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State Sued Over Low Pay Scale for Caregivers

May 11, 2000

LOS ANGELES — A local nonprofit agency has filed a lawsuit in federal district court accusing four state agencies of setting up a pay scale that makes it nearly impossible to attract and keep workers who care for people with developmental disabilities in small, community-based facilities.

The Autism Society of Los Angeles and other agencies that represent people with developmental disabilities are suing the state departments of Health and Human Services, Developmental Disabilities, Health Services and Finance to close an alleged wage gap.

People who work in private group homes, nonprofit agencies and other small care agencies earn much less than workers at state institutions, said Max Lapertosa, one of the attorneys for the plaintiffs, who filed suit in San Francisco federal district court last week.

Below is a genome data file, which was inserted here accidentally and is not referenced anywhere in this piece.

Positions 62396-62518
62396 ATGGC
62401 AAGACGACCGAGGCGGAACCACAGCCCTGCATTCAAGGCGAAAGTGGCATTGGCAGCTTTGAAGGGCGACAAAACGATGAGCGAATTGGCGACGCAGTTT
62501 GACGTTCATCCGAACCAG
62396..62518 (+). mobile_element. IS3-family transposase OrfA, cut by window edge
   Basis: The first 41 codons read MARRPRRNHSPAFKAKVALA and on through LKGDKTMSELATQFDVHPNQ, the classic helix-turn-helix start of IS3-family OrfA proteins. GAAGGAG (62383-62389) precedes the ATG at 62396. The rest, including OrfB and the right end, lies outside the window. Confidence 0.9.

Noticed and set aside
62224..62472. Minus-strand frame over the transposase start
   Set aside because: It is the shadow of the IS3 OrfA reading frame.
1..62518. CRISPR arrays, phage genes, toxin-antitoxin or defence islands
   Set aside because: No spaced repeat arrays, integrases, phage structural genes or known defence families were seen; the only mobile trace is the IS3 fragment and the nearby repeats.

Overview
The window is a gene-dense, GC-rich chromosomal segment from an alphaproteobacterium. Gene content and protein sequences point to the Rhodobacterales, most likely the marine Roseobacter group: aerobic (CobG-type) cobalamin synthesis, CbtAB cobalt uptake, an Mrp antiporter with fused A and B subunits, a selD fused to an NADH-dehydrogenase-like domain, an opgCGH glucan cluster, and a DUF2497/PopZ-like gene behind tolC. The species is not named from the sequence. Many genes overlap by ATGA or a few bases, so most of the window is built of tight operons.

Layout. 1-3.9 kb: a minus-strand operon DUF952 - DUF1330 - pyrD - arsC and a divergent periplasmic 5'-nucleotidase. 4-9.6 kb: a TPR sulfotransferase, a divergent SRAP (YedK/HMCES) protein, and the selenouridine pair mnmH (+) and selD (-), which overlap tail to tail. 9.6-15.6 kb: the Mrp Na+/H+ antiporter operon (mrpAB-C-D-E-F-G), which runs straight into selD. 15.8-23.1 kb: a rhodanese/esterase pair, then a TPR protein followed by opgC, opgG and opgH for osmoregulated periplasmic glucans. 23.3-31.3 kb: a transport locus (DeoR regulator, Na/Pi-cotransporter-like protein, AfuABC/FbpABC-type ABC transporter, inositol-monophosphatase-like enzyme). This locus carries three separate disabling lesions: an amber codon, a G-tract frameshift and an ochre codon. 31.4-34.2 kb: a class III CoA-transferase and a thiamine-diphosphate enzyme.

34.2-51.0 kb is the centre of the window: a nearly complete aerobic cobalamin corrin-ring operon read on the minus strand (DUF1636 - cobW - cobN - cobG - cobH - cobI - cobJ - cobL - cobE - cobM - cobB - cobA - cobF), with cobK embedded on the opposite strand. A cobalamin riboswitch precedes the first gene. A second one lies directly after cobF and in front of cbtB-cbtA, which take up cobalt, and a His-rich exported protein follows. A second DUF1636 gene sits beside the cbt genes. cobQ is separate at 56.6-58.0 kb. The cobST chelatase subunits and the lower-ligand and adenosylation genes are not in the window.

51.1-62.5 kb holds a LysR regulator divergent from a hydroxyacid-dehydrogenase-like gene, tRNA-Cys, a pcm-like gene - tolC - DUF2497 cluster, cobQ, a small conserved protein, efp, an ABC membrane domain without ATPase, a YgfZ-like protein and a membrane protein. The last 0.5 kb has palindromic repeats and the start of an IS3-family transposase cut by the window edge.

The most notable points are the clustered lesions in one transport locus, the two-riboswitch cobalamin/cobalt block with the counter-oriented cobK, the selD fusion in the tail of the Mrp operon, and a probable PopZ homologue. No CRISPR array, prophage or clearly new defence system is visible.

Frank Paradise, executive director for the Autism Society of Los Angeles, said it is unacceptable for entry-level caregivers in community-based organizations to earn the same wage as someone who works at a fast-food restaurant.

The lawsuit was filed in federal district court because attorneys believe the wage gap violates the Americans With Disabilities Act. Other plaintiffs include the United Cerebral Palsy Assns. of California, the California Rehabilitation Assn. and several Easter Seals chapters.

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